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Monthly Report of Recent Economic and Financial Developments April 2002 1(The Bank's View 2) *

(English translation prepared by the Bank's staff based on the Japanese original)

  1. This report is based on data and information available at the time of the Bank of Japan Monetary Policy Meeting held on April 10 and 11, 2002.
  2. The Bank's view of recent economic and financial developments, determined by the Policy Board at the Monetary Policy Meeting held on April 10 and 11 as the basis for monetary policy decisions.

April 12, 2002
Bank of Japan

  • The English translation of the full text will be available on April 15.

Japan's economy still continues to deteriorate as a whole, but the pace has moderated somewhat.

With regard to final demand, net exports (real exports minus real imports) are gradually starting to increase while overseas economies are clearly gaining momentum for recovery. Meanwhile, business fixed investment continues to decrease and private consumption remains weak. Moreover, housing investment remains sluggish and public investment is also declining.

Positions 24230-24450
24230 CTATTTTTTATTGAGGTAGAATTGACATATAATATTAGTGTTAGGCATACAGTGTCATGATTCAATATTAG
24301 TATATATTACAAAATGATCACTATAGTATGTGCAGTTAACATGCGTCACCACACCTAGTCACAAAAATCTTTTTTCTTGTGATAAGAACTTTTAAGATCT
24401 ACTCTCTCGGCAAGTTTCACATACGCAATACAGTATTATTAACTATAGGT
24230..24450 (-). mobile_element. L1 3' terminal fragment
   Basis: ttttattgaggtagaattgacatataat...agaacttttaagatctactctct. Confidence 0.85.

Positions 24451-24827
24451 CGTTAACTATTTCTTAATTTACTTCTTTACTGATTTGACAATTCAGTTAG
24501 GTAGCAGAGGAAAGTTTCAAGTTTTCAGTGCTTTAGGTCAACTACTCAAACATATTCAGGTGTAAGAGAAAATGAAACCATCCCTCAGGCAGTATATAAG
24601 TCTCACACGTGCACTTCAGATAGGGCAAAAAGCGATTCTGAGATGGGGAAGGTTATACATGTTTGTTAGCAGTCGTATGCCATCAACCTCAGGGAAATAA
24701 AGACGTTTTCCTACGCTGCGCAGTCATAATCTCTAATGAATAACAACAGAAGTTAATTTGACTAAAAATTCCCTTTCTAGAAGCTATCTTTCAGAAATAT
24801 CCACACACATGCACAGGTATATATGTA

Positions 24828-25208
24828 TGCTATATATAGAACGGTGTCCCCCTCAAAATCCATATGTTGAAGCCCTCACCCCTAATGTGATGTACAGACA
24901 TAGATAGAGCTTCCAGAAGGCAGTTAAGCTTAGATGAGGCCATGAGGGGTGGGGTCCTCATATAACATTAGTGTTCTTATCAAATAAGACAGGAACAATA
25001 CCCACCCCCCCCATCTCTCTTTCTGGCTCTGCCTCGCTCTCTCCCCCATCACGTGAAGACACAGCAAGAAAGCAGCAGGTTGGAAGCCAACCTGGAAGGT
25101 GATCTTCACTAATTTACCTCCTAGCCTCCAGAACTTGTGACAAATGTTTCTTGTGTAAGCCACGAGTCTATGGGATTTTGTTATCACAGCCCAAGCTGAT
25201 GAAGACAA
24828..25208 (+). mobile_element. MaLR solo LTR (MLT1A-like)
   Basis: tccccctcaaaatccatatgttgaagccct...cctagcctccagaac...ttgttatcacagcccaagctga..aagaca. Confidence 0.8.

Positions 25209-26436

Final demand overall is still weak, but exports--which have a large impact on production--are starting to turn up recently. Also, inventory adjustment is progressing further in many industries. Reflecting these developments, industrial production appears to have stopped declining and also, the deterioration in business sentiment of firms, mainly in manufacturing, has almost ceased. However, firms maintain their stance on reducing personnel expenses given persistently strong excessiveness in employment. Therefore, employment and income conditions of households continue to worsen, with the ongoing decrease in the number of employees and the growing trend in the rate of decline in wages.